Shouldn't IsNullOrEmpty be IsNullOrWhiteSpace? If you take an empty cell and call String.Length(cell.ToString()) i think it returns 18 even though the actual cell is and has always been empty –  me how May 12 at 9:57

How about?

public static bool IsSheetEmpty(int sheetNo)
{
    bool isEmpty = false;

    if (sheetNo <= Globals.ThisAddIn.Application.Worksheets.Count)
    {
        Worksheet ws = Globals.ThisAddIn.Application.Worksheets[sheetNo];

        if (ws.UsedRange.Address.ToString() == "$A$1" && String.IsNullOrWhiteSpace(ws.get_Range("A1").Value2))
        {
            isEmpty = true;
        }
    }
    else
    {
        // or add your own error handling when sheetNo is not found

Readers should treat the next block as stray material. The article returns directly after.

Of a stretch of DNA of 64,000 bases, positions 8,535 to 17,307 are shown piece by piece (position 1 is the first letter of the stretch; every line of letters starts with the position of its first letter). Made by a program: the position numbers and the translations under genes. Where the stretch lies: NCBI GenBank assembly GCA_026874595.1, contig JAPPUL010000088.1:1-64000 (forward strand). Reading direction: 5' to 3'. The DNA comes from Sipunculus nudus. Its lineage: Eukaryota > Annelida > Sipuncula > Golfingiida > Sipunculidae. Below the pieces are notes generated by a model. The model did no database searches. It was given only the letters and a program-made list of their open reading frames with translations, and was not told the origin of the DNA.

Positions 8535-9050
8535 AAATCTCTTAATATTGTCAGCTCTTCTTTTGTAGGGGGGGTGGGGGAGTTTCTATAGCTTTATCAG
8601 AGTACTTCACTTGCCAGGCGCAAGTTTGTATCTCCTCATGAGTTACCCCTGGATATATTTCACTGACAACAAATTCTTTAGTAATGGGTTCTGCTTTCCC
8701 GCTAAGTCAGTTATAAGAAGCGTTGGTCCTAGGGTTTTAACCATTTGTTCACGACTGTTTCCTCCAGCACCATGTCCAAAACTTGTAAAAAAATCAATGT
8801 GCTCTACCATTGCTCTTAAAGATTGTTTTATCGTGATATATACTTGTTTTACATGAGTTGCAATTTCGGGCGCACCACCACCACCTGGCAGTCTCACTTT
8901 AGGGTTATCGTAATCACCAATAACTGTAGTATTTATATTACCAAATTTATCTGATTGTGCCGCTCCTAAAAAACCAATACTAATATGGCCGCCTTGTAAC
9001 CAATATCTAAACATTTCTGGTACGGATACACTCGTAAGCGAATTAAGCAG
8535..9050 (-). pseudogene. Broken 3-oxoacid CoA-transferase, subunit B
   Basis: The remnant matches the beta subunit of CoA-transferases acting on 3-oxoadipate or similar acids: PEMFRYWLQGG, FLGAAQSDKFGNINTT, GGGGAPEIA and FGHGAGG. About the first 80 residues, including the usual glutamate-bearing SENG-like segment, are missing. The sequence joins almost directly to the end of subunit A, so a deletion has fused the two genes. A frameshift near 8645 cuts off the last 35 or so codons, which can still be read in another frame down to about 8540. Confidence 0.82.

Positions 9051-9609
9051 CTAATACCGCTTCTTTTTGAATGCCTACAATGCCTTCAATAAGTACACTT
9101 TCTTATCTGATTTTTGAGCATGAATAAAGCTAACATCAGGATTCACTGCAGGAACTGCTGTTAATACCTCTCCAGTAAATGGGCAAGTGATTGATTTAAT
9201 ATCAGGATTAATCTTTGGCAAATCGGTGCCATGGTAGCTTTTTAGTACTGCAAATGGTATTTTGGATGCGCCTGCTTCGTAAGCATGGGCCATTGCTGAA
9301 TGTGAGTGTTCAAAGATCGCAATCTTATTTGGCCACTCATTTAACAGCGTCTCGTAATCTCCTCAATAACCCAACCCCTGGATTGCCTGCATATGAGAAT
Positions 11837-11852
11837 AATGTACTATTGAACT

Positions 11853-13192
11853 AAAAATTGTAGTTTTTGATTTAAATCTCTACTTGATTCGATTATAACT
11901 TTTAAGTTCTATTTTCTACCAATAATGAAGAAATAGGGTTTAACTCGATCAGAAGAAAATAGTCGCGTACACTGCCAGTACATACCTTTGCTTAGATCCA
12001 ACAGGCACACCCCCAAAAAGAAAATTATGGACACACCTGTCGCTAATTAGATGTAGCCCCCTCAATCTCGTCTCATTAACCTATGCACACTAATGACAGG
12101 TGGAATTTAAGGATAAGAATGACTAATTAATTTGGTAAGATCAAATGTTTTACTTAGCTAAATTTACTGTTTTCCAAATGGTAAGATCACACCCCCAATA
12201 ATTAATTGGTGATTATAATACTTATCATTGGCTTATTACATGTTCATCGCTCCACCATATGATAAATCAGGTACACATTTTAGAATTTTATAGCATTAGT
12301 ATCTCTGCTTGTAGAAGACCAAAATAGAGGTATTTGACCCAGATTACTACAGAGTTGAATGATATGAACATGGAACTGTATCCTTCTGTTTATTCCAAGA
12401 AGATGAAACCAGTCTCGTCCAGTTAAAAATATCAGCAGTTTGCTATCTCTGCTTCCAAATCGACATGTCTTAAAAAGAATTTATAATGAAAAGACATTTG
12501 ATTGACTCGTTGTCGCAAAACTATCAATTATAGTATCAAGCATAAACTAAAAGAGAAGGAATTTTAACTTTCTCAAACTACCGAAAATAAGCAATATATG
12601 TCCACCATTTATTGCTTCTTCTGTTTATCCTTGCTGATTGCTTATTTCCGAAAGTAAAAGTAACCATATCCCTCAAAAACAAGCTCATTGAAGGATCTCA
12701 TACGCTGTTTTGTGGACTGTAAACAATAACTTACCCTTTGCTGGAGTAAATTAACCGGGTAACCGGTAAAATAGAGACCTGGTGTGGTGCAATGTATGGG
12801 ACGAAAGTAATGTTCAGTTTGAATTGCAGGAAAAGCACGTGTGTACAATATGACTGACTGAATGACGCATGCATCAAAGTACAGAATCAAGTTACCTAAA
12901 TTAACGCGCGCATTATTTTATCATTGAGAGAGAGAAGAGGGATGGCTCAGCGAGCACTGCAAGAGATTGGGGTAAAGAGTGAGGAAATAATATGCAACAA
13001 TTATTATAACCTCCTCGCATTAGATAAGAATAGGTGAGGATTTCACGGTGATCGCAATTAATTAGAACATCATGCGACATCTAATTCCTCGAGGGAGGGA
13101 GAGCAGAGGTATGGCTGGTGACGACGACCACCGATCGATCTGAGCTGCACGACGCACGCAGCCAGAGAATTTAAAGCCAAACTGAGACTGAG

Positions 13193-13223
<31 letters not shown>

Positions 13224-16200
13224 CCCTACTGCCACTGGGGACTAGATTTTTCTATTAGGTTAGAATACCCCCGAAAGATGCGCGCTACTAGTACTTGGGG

}

    return isEmpty;
}

Example call

bool isFirstEmpty = IsSheetEmpty(1);
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This should be pretty fast:

    private void CheckForContent()
    {
        Worksheet activeSheet = ActiveSheet;
        var range = activeSheet.get_Range("A1", GetExcelColumnName(activeSheet.Columns.Count)+activeSheet.Rows.Count.ToString() );
        range.Select();
        range.Copy();
        string text = Clipboard.GetText().Trim();
        if(string.IsNullOrEmpty(text))
        {
            MessageBox.Show("No text");
        }
    }

    private string GetExcelColumnName(int columnNumber)
    {
        int dividend = columnNumber;
        string columnName = String.Empty;
        int modulo;

        while (dividend > 0)
        {
            modulo = (dividend - 1) % 26;
            columnName = Convert.ToChar(65 + modulo).ToString() + columnName;
            dividend = (int)((dividend - modulo) / 26);
        }
        return columnName;
    }
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select and copy are never fast ;) –  me how May 12 at 9:49